D) Continuing with my bubble-glazed pieces, this one was thrown from 1800g of white clay.  It was glazed with Gordon's Shino, which pretty much went white everywhere except on the rim and inside, where there are hints of orangy-brown.  It was then bubble-glazed with Deep Blue, and I added Deep Blue to the little rectangular accent in the center (which makes for a nice finger hold when picking up the vase).

This one made a nice house-warming gift for my friend Helen yesterday.  I filled it with peonies from my garden (complete with the usual accompaniment of ants) before taking it over :

Bubble glazed pottery by Lily L.
E) I really love this one.  The colors remind me of chocolate syrup on maple ice cream.  It was the bowl which I originally threw (1900g of grey clay) to be a foot for my enormous dragon bowl.  But when I assembled the other two pieces, they already looked large enough, and they seemed too heavy to rest on this open bowl.  I have since learned, at the Tony Clennell workshop, that a closed foot would be a better choice (such as that provided to my big vase).  So I ended up taking this big bowl, and carving some texture on the side, and then glazing in Bamboo, with Amber Celadon sponged onto the texture, and bubble-glazed onto the remainder of the bowl.  I love how the glaze ran a bit, and pooled as a rich dark brown in the center, on the softer yellow/brown of the Bamboo.

Handmade pottery by Lily L.
F) I had 6 little yunomi or tea cups I had thrown and textured from the soda clay.  One had made it into the soda firing (see #1 here), and the others were glazed and sent to the cone 10 gas firing.  This is my favorite non-soda piece.  It was glazed with Amber Celadon and Deep Blue, which were gently wiped off, and then sprayed with Clear Glaze (including on the Inside).

Handmade pottery by Lily L.
G) This little yunomi was dipped in Amber Celadon.  It is our best glaze for breaking and highlighting texture, and never seems to disappoint.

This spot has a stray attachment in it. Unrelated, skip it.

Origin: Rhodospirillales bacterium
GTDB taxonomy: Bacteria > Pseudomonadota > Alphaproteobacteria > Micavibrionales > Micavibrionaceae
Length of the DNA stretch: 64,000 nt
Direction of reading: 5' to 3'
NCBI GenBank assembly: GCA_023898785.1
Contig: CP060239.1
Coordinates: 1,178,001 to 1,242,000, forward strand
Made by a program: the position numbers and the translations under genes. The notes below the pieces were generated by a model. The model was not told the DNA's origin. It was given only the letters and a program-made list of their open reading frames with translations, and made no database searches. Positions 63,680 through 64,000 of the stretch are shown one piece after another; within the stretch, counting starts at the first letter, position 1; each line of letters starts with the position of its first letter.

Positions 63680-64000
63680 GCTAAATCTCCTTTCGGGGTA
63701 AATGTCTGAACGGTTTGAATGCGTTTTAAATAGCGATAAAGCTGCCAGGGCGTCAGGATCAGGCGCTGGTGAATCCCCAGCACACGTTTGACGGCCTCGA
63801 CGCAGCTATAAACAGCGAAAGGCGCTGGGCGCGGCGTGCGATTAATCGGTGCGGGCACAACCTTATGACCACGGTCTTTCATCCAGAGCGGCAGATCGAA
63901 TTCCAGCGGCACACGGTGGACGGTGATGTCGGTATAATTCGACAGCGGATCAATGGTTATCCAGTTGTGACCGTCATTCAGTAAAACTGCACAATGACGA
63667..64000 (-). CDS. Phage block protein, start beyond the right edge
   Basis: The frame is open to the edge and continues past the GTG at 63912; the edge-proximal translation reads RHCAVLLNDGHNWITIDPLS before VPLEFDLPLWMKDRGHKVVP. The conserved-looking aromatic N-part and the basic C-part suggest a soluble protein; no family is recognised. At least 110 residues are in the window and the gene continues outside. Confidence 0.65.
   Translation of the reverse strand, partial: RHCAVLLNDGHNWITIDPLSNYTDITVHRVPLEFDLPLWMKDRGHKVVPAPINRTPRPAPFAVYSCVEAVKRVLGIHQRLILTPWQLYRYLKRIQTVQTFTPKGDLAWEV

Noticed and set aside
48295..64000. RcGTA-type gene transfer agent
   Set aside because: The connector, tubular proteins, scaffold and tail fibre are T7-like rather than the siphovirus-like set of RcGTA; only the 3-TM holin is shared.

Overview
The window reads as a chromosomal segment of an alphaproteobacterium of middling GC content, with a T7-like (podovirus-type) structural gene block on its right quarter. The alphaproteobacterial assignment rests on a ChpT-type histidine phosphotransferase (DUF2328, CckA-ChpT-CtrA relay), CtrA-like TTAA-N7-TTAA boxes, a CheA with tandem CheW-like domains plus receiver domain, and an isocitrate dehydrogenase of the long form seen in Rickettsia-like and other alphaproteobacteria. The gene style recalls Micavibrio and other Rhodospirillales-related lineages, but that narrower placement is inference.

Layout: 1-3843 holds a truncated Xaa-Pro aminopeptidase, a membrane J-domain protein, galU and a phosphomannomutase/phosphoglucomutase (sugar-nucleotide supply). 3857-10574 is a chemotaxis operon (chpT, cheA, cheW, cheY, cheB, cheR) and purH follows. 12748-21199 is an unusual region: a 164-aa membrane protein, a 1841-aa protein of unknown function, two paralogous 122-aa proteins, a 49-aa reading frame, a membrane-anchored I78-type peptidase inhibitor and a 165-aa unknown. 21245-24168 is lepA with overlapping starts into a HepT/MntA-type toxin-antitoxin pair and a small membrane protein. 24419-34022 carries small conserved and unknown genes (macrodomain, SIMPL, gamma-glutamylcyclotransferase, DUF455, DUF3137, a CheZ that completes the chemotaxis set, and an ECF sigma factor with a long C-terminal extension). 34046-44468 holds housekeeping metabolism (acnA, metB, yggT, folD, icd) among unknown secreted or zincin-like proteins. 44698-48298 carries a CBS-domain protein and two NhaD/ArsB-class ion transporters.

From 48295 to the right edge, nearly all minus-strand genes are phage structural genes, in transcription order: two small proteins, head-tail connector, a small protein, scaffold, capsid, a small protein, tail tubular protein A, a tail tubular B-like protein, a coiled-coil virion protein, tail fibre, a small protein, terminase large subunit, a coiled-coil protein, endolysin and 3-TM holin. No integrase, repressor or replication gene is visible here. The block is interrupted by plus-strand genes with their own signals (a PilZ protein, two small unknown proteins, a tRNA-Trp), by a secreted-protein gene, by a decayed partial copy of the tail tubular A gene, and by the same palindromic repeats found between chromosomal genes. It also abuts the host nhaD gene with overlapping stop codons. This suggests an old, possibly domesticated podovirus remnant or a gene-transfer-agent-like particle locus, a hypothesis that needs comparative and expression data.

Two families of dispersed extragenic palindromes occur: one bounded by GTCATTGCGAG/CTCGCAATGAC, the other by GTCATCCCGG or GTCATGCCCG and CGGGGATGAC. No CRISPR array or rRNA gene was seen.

Handmade pottery by Lily L.
H) This little tea cup was dipped on one side in Amber Celadon, and on the other in Deep Blue.  I love that color combination.  You can see how the Amber Celadon highlights the texture so much more than the Deep Blue.

My notes tell me that I have two more little cups to track down, next time I'm at the studio.

Handmade pottery by Lily L.
I) This planter / vase was thrown from 1500g of mixed clay, with a bottom which didn't need trimming (one of my early successes with this), but instead it was just compressed with my hand and soft rib.  It is decorated with Turquoise and Black slips, and then sprayed in Clear glaze inside and outside.  Since we don't seem to have any glazes in the studio which drip, I was glad to be able to get the black slip to drip and provide this effect.

Handmade pottery by Lily L.
J) This one was my first experiment with applied inlaid sheets of clay to a vessel.  For a description of how this one was created, see the original post.  It was then glazed with Khaki inside, and sprayed Clear outside, to preserve the design.

Handmade pottery by Lily L.
K) This one was thrown from 1100g of mixed clay, marbled with brown.  See earlier photo.  When I came to glazing, I was in a bit of a rush, and couldn't remember if I liked Gordon's Shino, or the Malcolm Davis Carbon Trap Shino.  One had provided great results in the past, and the other very disappointing.  I should have consulted my notes rather than listening to the advice I received, which was to use the Gordon's Shino.  It is now on my black list, and I hope not to use it again.   See #30, #31 and #32 in this post, for the shino effect I was hoping for instead.